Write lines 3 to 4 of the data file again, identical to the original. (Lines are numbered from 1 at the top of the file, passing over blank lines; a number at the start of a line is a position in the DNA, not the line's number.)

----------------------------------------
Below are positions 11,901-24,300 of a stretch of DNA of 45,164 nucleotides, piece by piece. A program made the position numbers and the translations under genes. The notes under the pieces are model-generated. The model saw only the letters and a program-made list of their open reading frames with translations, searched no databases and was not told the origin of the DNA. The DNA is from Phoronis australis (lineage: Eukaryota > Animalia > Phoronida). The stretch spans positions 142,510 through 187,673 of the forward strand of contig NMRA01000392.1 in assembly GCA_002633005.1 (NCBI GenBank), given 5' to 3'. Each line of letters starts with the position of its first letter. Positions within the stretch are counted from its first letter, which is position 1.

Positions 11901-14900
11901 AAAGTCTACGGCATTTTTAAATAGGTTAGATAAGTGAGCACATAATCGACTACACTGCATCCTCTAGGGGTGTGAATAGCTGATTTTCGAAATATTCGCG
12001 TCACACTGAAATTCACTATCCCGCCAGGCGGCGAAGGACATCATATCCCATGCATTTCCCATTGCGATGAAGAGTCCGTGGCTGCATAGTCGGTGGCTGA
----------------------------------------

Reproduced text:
11901 AAAGTCTACGGCATTTTTAAATAGGTTAGATAAGTGAGCACATAATCGACTACACTGCATCCTCTAGGGGTGTGAATAGCTGATTTTCGAAATATTCGCG
12001 TCACACTGAAATTCACTATCCCGCCAGGCGGCGAAGGACATCATATCCCATGCATTTCCCATTGCGATGAAGAGTCCGTGGCTGCATAGTCGGTGGCTGA